William Michaelian

Poems, Notes, and Drawings

Clouds

There are mornings when the mind has no particular need or desire for clarity. Or it might not be the mind at all; it might be the world that has no need or desire to show herself — as if she’s just out of the bath, her skin fragrant and naked and warm, and in no hurry to put on the day. How foolish the mind would be to say, Come on, now, we’ll be late, we must be going. Going where? Back to the old thoughts? Back to worn-weary problems that would just as soon remain unsolved, fade away, or solve themselves?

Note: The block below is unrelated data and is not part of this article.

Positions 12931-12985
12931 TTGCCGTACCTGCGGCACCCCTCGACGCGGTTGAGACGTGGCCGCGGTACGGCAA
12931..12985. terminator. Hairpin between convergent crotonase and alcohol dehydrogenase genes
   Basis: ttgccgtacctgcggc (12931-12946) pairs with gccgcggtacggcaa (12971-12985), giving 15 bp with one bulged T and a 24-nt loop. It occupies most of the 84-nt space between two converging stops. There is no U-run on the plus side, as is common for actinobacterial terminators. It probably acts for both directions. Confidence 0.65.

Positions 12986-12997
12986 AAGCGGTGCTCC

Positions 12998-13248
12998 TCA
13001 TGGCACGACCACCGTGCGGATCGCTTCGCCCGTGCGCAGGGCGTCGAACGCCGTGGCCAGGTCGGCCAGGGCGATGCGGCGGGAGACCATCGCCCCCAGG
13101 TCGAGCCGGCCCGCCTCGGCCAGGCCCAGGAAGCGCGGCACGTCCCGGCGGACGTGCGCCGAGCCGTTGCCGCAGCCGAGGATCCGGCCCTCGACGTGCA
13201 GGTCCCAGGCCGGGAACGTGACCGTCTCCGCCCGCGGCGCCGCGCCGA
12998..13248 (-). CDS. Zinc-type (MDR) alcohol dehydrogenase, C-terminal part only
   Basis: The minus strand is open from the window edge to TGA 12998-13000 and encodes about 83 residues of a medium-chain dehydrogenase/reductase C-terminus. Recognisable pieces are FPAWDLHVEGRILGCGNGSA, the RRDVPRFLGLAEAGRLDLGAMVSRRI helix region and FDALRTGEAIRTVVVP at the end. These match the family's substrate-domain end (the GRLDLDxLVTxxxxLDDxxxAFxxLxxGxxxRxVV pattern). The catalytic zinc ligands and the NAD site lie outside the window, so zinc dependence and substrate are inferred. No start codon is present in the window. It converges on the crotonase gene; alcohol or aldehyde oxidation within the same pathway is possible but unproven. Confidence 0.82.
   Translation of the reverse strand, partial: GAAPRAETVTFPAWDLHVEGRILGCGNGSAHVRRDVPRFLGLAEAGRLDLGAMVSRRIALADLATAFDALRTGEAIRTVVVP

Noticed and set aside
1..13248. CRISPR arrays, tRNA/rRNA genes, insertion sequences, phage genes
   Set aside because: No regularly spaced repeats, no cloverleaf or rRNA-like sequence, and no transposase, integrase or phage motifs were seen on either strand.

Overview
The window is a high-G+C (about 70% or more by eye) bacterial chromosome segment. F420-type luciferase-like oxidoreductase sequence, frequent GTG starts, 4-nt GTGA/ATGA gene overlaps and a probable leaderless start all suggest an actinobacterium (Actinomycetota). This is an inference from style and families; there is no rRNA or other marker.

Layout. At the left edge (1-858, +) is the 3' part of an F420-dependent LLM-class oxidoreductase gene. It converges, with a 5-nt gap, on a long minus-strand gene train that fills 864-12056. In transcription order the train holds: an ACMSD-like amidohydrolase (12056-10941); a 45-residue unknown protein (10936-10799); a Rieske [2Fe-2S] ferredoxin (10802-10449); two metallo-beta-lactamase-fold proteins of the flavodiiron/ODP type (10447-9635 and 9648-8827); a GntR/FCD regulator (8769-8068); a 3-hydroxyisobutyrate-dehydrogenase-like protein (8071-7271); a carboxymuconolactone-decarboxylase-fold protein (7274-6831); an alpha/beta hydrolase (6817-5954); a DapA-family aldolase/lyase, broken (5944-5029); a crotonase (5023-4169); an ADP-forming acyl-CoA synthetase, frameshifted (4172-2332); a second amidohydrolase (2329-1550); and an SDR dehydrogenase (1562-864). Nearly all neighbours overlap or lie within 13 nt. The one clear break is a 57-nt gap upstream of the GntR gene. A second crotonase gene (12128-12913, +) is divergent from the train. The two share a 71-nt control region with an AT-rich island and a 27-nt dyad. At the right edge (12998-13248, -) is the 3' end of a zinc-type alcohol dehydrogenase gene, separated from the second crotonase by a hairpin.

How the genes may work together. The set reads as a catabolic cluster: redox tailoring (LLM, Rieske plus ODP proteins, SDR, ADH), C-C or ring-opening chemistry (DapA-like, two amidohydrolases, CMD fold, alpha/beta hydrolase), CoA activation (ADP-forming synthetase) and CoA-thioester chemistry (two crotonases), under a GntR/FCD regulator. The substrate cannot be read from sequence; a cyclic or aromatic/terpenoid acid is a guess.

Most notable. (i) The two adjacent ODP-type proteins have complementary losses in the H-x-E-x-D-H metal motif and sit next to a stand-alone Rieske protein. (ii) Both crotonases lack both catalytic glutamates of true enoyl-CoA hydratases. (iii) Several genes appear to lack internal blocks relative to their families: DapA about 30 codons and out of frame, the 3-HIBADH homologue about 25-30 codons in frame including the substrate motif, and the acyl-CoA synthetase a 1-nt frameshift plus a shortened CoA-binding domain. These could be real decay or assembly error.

Clouds

Sometimes I find them
drifting through the house.

They linger in the hall,
obscure a high shelf or valance.

When they part, I half expect
a goat to come bounding down,
or a wayfarer begging alms.

Here and there a village,
warm bricks, a familiar hearth,
old women carding wool
and making bread.

Wheels turning under clouds,
trees and wet green fields,
solemn roads that lead away,
a stranger who somehow
knows my name.

Songs and Letters, May 24, 2006

Categories: Everything and Nothing, New Poems & Pieces, Songs and Letters

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